|Directed by||Darren Doane|
|Produced by||David Hagopian
|Running time||90 minutes|
Collision is an American documentary film released on October 27, 2009 featuring a debate between prominent antitheist Christopher Hitchens and Douglas Wilson, Presbyterian pastor of Christ Church Moscow. Described by Hitchens as a "buddy-and-road" movie, it provides an overview of several days' worth of debates following the release of their book Is Christianity Good for the World? The book was generated by correspondence published in Christianity Today.
The partnership between Hitchens and Wilson began in 2007, when Hitchens invited anyone to debate his viewpoints following the release of his book God is not Great. Wilson's agent heard the offer and put him in touch with Hitchens, leading to a series of written debates published in Christianity Today, which eventually were compiled into Is Christianity Good for the World? Filmmaker Darren Doane heard about the exchanges between the two and sought them out to make a film. The film was featured on CNN, Fox News; NPR; The Laura Ingraham Show and others.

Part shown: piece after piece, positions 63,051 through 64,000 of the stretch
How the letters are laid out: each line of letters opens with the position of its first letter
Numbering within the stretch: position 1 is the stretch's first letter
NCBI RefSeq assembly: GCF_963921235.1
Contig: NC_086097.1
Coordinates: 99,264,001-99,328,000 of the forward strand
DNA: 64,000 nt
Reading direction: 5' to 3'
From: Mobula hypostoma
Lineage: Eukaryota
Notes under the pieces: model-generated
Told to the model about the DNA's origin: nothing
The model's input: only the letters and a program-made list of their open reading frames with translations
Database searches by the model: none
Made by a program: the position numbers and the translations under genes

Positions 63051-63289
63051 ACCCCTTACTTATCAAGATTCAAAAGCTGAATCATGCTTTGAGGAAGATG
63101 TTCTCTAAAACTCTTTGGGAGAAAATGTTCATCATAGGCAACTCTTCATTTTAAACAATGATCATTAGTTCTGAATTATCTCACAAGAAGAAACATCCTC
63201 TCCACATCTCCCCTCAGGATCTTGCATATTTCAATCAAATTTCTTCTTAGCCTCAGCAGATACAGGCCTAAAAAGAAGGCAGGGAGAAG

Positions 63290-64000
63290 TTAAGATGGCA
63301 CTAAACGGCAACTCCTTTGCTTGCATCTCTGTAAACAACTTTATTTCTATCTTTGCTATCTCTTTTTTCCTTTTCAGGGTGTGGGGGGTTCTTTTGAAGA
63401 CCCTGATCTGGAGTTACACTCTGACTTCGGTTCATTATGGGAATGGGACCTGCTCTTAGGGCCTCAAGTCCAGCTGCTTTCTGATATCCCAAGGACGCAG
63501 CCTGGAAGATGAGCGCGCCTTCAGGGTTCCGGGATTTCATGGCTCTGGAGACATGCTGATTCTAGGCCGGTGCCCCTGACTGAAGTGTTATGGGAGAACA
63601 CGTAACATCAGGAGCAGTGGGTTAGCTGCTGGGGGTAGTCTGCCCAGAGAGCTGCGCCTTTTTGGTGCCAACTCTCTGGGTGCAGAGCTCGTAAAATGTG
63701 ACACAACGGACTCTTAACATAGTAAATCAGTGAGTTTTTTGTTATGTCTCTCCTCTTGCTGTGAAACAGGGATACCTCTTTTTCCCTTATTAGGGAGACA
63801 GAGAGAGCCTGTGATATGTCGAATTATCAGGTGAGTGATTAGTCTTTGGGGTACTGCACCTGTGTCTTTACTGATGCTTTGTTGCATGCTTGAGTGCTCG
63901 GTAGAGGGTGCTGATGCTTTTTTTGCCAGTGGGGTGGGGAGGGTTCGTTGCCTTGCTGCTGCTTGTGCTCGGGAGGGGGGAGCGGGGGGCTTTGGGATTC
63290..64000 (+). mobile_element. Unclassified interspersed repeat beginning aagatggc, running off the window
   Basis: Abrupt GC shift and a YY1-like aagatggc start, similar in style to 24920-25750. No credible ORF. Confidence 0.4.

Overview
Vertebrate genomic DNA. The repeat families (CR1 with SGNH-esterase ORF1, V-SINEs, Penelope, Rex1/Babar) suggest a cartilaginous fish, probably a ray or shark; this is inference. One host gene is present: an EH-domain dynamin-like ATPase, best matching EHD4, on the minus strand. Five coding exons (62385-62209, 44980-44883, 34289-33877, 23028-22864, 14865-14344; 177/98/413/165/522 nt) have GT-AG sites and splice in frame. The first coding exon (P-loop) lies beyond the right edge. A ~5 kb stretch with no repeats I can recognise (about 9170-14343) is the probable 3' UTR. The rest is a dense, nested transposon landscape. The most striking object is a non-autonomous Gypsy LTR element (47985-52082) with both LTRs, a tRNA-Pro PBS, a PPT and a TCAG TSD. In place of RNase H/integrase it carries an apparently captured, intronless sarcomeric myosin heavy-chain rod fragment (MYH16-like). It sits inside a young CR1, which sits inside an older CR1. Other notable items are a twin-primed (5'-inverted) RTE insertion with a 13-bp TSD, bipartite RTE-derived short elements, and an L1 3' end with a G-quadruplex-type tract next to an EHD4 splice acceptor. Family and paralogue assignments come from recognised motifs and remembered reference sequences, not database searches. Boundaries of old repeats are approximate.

After the men finally met in person while shooting the film, both got along well, despite the heated exchanges, in part from a shared appreciation for P. G. Wodehouse.
Hitchens said in Slate Magazine that "I haven't yet run into an argument that has made me want to change my mind... However, I have discovered that the so-called Christian right is much less monolithic, and very much more polite and hospitable, than I would once have thought, or than most liberals believe."
Darren Doane, the filmmaker, said: “These guys ended up at the bar laughing, joking, drinking. There were so many things that they had in common...Opinions on history and politics. Literature and poetry. They agreed on so many things. Except on the existence of God.”
Wilson argued that atheists could be good people, could share Christian values and Christians could repudiate many things atheists also repudiated: yet Wilson argued that atheists could not argue for an objective moral standard but could affirm a standard, if it happened to exist, that of "eat, drink and be merry for tomorrow maybe we die", but no other.
- Drawhorn, Omie (2009-11-05). "When two worlds collide: Moscow pastor and well-known atheist debate in documentary". Moscow, Idaho; Pullman, Washington. Retrieved 2009-11-09.
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